Throughout my life, I haven’t heard a lot of people rave about Winnipeg.
Recently, I drove around Winnipeg taking pictures of places that I consider to be my favourite spaces for a class project. I took photos of my own home, explored my neighbourhood and hit spots that I consider to be quintessentially Winnipeg. I let myself listen to music and appreciate these spaces and my life here.
As I got lost in Tuxedo, I got flashbacks of conversations that I had with people growing up. Like most kids do, we talked about leaving home, which to us was Winnipeg.
My friends would discuss how they felt they could never live their adult lives here, and bring up all the better places to spend our time. I listened to rants about Winnipeg’s lack of culture, and how it would be much better to live in Vancouver or Toronto. I nodded in agreement, never appreciating the city I lived in.
These kids thought that they were the connoisseurs of Winnipeg music, culture and art, when in reality they were just privileged kids living sheltered lives in the suburbs.
Most of these people had never left their gated communities to actually experience what Winnipeg has to offer. I heard countless complaints about a lack of culture, but the only time I ever saw these people claim to have experienced culture was when they went to EPCOT during family vacation.
I heard them whine about how there was nothing to do and nowhere to go, but the most they’d explored in the city was the mall and the “forest” near their house.
Eventually, I moved out of the suburbs and grew older. I became brave enough to explore untouched territory — places like downtown, the Exchange and the North End. Growing up, I only ever heard about the dangers these places held, never the positives that I would experience by visiting them.
I used to agree with those who complained, but with time, my opinions have changed. I no longer think that these people are cool. Rather, I pity them for never leaving their untouched suburbs.
There is no problem with living in a suburb. The problem is complaining about our city when you haven’t even tried to experience what it has to offer. It is easy to get caught up in the hate about Winnipeg, but I’m sick of hearing about how much people hate Winnipeg when they haven’t even set foot outside of their little bubbles. We always hear about the cold or the fact that we are known as one of the murder capitals of Canada, but try to look past that and face Winnipeg yourself.
If you’re into art and design, there is so much to see here. You could take a stroll through the Winnipeg Art Gallery or go see the Leo Mol Sculpture Garden. Go look at the warming huts at the Forks, and the many displays of public art throughout the city.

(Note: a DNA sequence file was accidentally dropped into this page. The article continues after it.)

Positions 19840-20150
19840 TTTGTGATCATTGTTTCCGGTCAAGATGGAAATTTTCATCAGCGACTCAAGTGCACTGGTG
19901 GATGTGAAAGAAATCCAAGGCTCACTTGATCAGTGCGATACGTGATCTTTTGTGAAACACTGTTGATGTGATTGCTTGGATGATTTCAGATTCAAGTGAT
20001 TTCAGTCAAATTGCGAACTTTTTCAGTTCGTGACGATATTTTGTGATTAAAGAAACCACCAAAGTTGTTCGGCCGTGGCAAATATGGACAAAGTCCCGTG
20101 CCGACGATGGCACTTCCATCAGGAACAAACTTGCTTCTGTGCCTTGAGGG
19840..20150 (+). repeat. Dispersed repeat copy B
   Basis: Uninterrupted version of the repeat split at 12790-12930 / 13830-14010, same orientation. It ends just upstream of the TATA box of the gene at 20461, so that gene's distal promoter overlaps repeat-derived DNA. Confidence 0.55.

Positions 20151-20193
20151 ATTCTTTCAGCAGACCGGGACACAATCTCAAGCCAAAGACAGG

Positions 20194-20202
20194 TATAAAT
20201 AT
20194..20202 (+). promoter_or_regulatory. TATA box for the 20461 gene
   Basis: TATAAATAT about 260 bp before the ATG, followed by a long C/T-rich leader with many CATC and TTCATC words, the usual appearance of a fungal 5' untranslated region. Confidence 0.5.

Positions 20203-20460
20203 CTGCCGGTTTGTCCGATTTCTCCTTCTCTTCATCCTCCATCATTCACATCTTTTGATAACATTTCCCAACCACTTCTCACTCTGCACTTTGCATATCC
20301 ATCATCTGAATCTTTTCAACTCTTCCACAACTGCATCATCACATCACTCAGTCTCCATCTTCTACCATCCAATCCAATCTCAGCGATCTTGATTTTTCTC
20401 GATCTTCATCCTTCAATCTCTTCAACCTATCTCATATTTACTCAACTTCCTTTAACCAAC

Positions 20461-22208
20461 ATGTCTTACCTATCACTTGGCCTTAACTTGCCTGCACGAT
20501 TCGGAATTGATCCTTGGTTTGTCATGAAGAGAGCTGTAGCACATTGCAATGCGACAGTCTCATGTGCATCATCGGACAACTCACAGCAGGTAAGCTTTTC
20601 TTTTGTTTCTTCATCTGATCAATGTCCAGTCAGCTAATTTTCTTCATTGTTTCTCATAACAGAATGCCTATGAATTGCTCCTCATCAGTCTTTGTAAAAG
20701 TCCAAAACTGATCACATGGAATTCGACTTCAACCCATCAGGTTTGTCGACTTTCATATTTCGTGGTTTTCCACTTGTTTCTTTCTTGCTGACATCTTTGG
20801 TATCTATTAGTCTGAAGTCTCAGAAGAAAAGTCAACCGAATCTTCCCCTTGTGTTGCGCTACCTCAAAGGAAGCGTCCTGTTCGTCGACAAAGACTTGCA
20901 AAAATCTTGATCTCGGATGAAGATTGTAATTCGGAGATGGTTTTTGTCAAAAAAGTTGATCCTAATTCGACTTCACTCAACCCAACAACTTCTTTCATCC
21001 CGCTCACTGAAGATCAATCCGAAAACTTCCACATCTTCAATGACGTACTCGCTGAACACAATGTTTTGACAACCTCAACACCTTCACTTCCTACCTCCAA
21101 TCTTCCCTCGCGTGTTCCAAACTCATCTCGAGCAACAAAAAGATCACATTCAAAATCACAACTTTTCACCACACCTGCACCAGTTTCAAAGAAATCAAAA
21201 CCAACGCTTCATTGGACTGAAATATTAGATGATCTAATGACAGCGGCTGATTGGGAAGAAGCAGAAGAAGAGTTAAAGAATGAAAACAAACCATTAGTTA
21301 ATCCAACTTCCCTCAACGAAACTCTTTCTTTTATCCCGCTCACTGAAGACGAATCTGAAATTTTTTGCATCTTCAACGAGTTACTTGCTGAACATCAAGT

Take an art class and connect with others interested in the same things as you. I know it’s not what you’re used to in beige Sage Creek, but it’ll satisfy your craving for art.
If music is more your thing, dive into the local artist scene and go to a show this weekend. I’m sure you’ll find something better than the sound of lost cars in Bridgwater.
As for culture, there is a lot to explore. We have the highest Indigenous population of any city in Canada, and there are so many thriving cultures here. In 2019, Winnipeg saw 14,580 immigrants arrive from many places across the world. You can experience these varied cultures by going to events like Folklorama, or even just befriending those with backgrounds different from your own.
At the root of all these suggestions and problems are people. Stop hanging around people that complain about living here. Sitting around with that negativity isn’t going to make anything better. Surround yourself with people that appreciate this city — those that have made Winnipeg theirs. Once I stopped being around complainers, I started living a more appreciative life here.
Take a moment to realize whether or not you are the problem. Is Winnipeg boring? Or are you cruising around River Park South all weekend? If you move to Vancouver or Toronto, is that going to change your mindset? Remember — wherever you go, you take yourself with you.
As you finish reading this, I hope that you’ve realized that maybe Winnipeg isn’t the problem. If you’re bored and complaining, take a step outside your comfort zone and explore your city. Before you leave Winnipeg, indulge in all it has to offer.